During the first Golden Age of Sport, which was the 20s, people like Gertrude Stein and Bugs Baer knew each other. Not too well, but their paths crossed. In 1927 it was not incongruous that Mickey Walker, world's middleweight champion, should be sitting on a cushion on the floor of Miss Stein's Paris apartment, listening while she read things she had written.
"She could make it sound like Shakespeare," Mickey remembers.
There were others in the room—people like Baer, Floyd Gibbons, Norma Talmadge, Fannie Brice, Jack Kearns. These are the names Mickey remembers.
"We had our crowd," he explains, "and she had hers. We all sat around on cushions on the floor. We knew we were in the intellectual group, but the crowd blended. With three drinks it became very friendly."
This year is a long way from that year. In the meantime Mickey has become a painter, good enough to warm the cocktails of Miss Stein's heart, winner of first prize in a Marshall Field exhibition in Chicago in 1946, good enough to be exhibited at the gallery of the Associated American Artists on New York's Fifth Avenue in 1955.
But 28 years ago Mickey was in Paris solely to relax with that great relaxer, Manager Jack Kearns, after stopping Tommy Milligan, European middleweight champion, in 10 rounds in London, retaining thereby his world's championship. He had been world's welterweight champion, and a few years later he was to make a gallant try against Jack Sharkey in which he held the later heavyweight champion to a 15-round draw at a time when Mickey weighed 169 pounds. They called him the "Toy Bulldog."
They were bright, golden years. It was Paris. Perhaps under the Stein influence, Mickey plunked down $500 for a painting—"an ocean scene, a boat on the ocean." He put it over his fireplace in Rumson, N.J.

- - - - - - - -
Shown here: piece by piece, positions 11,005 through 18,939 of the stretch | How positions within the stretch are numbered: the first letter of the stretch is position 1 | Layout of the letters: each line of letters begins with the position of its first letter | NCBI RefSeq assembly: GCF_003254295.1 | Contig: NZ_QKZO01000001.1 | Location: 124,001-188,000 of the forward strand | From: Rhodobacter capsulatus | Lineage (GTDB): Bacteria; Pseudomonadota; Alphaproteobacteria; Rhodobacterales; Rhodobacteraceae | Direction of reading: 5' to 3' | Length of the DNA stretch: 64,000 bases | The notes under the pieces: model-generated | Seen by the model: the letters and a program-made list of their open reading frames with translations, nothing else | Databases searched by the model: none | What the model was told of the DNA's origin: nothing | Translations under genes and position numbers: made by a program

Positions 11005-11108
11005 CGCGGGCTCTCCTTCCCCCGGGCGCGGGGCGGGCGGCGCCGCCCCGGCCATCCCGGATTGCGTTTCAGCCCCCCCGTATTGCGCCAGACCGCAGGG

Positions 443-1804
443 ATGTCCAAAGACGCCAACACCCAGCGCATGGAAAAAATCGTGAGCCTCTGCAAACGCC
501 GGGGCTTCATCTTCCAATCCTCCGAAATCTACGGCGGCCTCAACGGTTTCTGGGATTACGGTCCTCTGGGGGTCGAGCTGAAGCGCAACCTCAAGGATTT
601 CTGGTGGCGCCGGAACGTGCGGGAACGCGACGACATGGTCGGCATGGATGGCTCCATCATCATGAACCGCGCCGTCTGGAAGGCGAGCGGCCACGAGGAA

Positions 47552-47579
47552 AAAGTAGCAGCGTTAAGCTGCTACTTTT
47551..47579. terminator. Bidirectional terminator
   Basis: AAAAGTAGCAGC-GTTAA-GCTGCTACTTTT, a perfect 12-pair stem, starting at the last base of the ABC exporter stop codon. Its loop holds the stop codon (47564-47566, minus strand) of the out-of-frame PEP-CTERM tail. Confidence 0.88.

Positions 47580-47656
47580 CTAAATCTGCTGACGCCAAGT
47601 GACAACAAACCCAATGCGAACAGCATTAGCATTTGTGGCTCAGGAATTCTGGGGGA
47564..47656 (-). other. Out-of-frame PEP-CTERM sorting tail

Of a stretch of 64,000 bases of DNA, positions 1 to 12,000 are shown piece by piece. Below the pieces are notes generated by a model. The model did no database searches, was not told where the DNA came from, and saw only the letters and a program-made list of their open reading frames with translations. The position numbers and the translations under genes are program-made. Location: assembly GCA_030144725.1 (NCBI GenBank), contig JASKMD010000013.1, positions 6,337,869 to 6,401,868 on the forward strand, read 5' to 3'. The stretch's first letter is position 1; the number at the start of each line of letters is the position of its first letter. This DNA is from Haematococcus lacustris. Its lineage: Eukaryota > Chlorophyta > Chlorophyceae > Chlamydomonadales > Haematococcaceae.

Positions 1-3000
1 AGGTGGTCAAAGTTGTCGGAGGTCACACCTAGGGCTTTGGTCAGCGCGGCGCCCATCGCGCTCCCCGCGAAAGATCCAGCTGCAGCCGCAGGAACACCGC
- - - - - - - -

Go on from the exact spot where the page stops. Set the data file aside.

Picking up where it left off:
"I'd come home with a couple of drinks in me," he says, "and sit in front of it for an hour or two at a time. I always kept the painting with me. We moved to Elizabeth, and the painting went along. I kept looking at it for years, couldn't get away from it, until one night I discovered what it was about the painting that attracted me. The boat wasn't sailing right. I went to the kitchen and got a can of house paint and started making the boat look right. I worked on it for three or four months, trying to fix it. The waves wouldn't break the way I wanted them. Finally, I sank the ship. I got so sore I threw the painting in an ash can. But I had had it all that time, from 1927 until 1938."
Soon after this disaster of the sea, Mickey went to a movie, The Moon and Sixpence, based on Somerset Maugham's biographical novel about Gauguin. Mickey sat through it twice and came back the next day. After the third viewing he knew that he wanted to be a painter.
He is not sentimental on this point.